Condliff V North Staffordshire Primary Care Trust: Can Human Rights Redress Inequities in United Kingdom and Australian Cost-Containment-Driven Health Care Reforms?
Journal of Law and Medicine, Vol. 19, pp. 255-271, 2011
17 Pages Posted: 22 Dec 2011
Date Written: December 20, 2011
A recent case from the English Court of Appeal (R (on the application of Condliff) v North Staffordshire Primary Care Trust  EWCA Civ 910, concerning denial by a regional health care rationing committee of laparoscopic gastric bypass surgery for morbid obesity) demonstrates the problems of attempting to rely post hoc on human rights protections to ameliorate inequities in health care reforms that emphasise institutional budgets rather than universal access. This column analyses the complexities of such an approach in relation to recent policy debates and legislative reform of the health systems in the United Kingdom and Australia. Enforceable human rights, such as those available in the United Kingdom to the patient Tom Condliff, appear insufficient to adequately redress issues of inequity promoted by such “reforms”. Equity may fare even worse under Australian cost-containment health care reforms, given the absence of relevant enforceable human rights in that jurisdiction.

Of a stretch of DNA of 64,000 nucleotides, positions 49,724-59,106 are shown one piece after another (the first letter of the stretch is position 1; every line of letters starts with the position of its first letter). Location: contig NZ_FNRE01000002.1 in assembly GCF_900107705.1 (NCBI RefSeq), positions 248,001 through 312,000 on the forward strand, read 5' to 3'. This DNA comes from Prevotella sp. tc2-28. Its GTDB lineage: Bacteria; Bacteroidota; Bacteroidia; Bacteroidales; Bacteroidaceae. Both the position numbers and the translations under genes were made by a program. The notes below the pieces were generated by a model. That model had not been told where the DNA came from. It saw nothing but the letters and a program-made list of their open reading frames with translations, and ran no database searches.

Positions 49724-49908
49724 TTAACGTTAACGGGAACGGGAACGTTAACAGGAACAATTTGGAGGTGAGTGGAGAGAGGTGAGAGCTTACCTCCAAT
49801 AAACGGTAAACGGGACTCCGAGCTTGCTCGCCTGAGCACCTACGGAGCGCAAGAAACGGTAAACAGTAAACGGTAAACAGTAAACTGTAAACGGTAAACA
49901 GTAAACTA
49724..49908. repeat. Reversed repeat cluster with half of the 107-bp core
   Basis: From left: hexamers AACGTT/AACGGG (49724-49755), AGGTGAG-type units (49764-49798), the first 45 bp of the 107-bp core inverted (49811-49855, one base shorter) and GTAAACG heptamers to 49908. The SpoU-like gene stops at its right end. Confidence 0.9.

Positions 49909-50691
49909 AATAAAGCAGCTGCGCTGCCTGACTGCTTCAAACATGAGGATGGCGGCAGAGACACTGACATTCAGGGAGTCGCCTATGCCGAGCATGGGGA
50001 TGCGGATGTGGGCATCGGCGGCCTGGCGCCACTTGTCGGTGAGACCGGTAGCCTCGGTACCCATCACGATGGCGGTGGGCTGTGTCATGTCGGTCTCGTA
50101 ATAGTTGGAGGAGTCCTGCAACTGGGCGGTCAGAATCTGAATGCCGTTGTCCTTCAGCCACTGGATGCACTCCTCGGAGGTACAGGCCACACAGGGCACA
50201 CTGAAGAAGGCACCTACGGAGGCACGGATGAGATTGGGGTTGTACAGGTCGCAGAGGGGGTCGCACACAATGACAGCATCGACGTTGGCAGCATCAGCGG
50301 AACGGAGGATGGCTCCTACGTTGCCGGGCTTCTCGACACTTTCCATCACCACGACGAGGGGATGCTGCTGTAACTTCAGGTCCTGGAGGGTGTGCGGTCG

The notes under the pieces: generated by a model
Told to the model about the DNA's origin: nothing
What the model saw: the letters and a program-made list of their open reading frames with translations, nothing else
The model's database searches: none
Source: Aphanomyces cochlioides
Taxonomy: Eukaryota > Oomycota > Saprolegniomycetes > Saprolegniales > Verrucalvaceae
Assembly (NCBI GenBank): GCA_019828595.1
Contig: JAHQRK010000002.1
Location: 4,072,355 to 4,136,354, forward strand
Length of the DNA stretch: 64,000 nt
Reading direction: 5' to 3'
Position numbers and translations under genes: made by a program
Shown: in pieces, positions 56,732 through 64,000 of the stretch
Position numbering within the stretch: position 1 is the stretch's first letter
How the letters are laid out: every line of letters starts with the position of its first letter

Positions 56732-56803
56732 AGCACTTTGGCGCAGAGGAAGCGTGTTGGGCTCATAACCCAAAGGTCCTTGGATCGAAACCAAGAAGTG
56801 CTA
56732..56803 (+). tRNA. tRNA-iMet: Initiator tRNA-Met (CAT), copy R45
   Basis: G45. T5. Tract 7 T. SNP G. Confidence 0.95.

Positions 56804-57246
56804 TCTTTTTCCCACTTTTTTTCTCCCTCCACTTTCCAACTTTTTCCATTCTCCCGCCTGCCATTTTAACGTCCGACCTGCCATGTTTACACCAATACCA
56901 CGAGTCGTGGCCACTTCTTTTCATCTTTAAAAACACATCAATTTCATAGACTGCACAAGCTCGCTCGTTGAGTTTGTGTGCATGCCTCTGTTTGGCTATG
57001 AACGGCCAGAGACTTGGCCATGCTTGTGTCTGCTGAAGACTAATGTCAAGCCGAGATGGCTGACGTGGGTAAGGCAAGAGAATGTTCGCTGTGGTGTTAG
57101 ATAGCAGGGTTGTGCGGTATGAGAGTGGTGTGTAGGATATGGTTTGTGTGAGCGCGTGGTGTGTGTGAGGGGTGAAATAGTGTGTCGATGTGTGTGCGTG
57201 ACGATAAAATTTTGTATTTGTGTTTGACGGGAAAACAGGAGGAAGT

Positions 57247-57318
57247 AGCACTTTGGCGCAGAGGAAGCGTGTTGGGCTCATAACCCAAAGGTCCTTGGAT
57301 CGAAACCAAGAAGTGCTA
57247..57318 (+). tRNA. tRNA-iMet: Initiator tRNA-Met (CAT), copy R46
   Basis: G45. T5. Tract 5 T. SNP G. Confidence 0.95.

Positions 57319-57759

Keywords: health care, obesity, cost-effectiveness, human rights, right to health
JEL Classification: D51, D43, D42, D 45, D63, H41, I12, I18
Suggested Citation: Suggested Citation